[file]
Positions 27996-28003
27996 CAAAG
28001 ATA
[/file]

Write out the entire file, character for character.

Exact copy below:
Positions 27996-28003
27996 CAAAG
28001 ATA